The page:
Marginalizing statistics greatly impacting the productivity of any group in this country and the lack of politicizing rhetoric towards this end speaks greatly to our priorities when choosing candidates. This particular article was released a month before election day. The information is readily available, especially to our concerned politicians.

Democrats depended on liberal and minority politicians, through incentives, to strong arm and shame its people into continuing a game with no winners and no attempt at addressing key issues. Oh, let us not forget fear of the GOP agendas.

The politically selected issues were women and seniors. Domestic violence against women took the threshold and we imagined millions of women battered and bruised across America, while African American families witnessed horrifying news of children shot and sprayed with tear gas. An entrée to this meal was the seasonal attack on Black athletes, despite the overwhelming examples and statistics of law enforcement employees’ domestic violence cases.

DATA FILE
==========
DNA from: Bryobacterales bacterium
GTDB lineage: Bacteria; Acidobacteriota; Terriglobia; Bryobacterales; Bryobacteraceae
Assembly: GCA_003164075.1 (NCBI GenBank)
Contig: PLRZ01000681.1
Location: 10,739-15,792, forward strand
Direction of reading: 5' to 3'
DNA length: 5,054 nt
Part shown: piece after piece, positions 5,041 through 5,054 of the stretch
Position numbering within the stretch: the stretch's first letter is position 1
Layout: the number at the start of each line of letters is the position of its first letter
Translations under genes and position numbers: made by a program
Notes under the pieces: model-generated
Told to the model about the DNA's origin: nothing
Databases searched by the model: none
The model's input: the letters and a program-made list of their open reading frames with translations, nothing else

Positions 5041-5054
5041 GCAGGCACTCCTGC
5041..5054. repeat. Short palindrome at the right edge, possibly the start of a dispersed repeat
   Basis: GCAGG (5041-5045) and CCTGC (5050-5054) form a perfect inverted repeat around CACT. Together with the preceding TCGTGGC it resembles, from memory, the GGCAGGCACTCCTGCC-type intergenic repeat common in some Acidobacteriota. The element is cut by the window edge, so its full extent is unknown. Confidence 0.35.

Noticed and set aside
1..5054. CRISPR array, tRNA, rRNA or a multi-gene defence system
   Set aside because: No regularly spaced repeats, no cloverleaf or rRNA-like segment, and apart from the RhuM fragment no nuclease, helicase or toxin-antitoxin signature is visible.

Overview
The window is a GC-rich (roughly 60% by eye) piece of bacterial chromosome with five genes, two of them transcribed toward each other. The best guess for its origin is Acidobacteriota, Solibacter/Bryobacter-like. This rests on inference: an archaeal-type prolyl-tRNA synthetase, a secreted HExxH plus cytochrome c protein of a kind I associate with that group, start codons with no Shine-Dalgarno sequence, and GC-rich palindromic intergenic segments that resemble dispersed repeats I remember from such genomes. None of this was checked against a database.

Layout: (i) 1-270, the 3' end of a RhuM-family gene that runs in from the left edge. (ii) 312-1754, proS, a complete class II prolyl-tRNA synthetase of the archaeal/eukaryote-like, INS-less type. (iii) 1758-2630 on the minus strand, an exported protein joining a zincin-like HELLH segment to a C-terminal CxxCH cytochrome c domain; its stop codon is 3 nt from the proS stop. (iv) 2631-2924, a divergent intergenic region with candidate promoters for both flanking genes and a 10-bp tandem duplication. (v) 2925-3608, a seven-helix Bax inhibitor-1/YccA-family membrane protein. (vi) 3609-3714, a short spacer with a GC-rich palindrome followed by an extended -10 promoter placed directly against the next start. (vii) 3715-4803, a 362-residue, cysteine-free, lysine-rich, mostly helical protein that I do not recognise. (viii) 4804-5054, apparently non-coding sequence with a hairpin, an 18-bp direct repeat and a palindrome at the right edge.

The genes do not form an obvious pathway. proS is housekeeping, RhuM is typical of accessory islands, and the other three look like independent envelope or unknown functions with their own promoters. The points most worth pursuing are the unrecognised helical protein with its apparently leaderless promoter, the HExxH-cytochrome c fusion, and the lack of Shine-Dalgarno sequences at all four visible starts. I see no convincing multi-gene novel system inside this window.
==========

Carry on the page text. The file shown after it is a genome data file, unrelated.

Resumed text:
The article by Huffington Post’s Black Voices is an opening to relevant conversations beyond the “Black People don’t vote,” chosen Democratic talking points, and media manipulation of this past disgraceful election cycle. Their political rundown for 2016 strategies is refreshing.

Candidates across the country shunned the president, with one famously refusing even to say whether she voted for him; they ran from the party’s signature accomplishment, national health care reform; and they panicked when the White House considered doing broad-based immigration reform by executive action. Instead, a robust get out the vote operation was supposed to save the party, which rested its hopes in shifting demographic trends and fear of GOP extremists. But when you don’t give your voters much to “get out” for, what’s left?

“We gave Dems no reason to run,” said an adviser to President Barack Obama. “We ran as Dems-lite.”

Too light.

 

via Democrats Get Trampled On Election Night.